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Vt. board of education chooses side in consolidation debate - WCAX.COM Local Vermont News, Weather and Sports-

Vt. board of education chooses side in consolidation debate

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MONTPELIER, Vt. -

Tuesday, representatives considered a range of miscellaneous changes to Vermont education laws, but soon they'll ponder a complete reframing of the system's structure, scrapping supervisory unions and cutting the number of school districts from more than 200 to between 40 and 55.

Proponents say consolidation would level educational opportunities, while opponents worry it would steamroll local control. The board lent its support to a Statehouse consolidation plan, but the body could act unilaterally on another issue after it withered in the Legislature

"We made it that every district will be universal that they will be responsible for educating the children within their districts," said Rep. Johanna Donovan, D-Burlington. 

By the afternoon, the state board of education voted strongly in favor of the plan. Supporters say larger districts will allow for more efficient management and should equalize educational opportunity.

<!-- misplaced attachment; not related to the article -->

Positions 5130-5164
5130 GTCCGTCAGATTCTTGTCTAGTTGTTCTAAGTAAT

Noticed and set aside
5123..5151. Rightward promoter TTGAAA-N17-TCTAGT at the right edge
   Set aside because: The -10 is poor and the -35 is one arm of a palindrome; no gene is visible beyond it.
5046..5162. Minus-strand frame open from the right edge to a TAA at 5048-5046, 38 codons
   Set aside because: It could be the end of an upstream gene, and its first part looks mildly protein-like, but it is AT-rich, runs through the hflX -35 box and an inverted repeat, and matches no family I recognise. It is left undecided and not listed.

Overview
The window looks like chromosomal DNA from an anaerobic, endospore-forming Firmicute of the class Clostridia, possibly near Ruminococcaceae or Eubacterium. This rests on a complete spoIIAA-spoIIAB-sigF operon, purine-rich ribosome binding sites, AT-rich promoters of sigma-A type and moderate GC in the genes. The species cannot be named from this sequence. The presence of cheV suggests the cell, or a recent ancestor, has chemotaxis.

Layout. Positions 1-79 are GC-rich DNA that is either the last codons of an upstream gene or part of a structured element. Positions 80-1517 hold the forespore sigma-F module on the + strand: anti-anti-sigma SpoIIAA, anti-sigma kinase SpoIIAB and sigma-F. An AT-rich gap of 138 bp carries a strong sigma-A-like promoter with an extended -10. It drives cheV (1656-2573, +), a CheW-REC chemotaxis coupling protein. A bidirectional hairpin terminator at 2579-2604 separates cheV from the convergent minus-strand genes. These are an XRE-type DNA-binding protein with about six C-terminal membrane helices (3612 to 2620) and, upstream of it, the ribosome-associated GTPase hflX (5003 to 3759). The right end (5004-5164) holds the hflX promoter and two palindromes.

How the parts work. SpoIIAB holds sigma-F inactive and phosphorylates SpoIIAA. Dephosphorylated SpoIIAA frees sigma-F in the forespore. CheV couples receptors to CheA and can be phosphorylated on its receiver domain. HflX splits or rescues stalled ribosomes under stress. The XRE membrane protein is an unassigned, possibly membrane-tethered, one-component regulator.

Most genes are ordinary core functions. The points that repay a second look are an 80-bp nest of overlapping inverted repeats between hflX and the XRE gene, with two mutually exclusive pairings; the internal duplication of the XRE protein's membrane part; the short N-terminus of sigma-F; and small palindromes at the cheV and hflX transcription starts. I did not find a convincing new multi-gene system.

Only one member present dissented, voicing concern that consolidation would limit local control. The board does not have the power to institute the governance change on its own, but it does for another issue new proposed requirements for Vermont's independent schools.

Earlier this year, senators shot down measures forcing independent schools to hire licensed teachers, have fully open admissions and offer all special education services.

The Senate's education committee replaced the proposals with a two-year moratorium preventing public schools from going independent.

"The two-year moratorium passed the Senate, what will happen in the House, we just don't know," said Bill Mathis, a state education board member.

But now, the non-elected members of the state board, all of whom serve at the will of the governor, are considering inserting similar mandates into certification rules.

The House is expected to act on the moratorium, but if they don't the board will still have its chance to change the rules.

 

The push for a moratorium stems from a North Bennington school's recent conversion, only the second such transition in more than a decade.
     
Last year legislators formed a study committee to examine the issue, but the report authored by former Education Secretary Armando Villasecca, was roundly criticized for only representing his perspective and not that of the full group.


 

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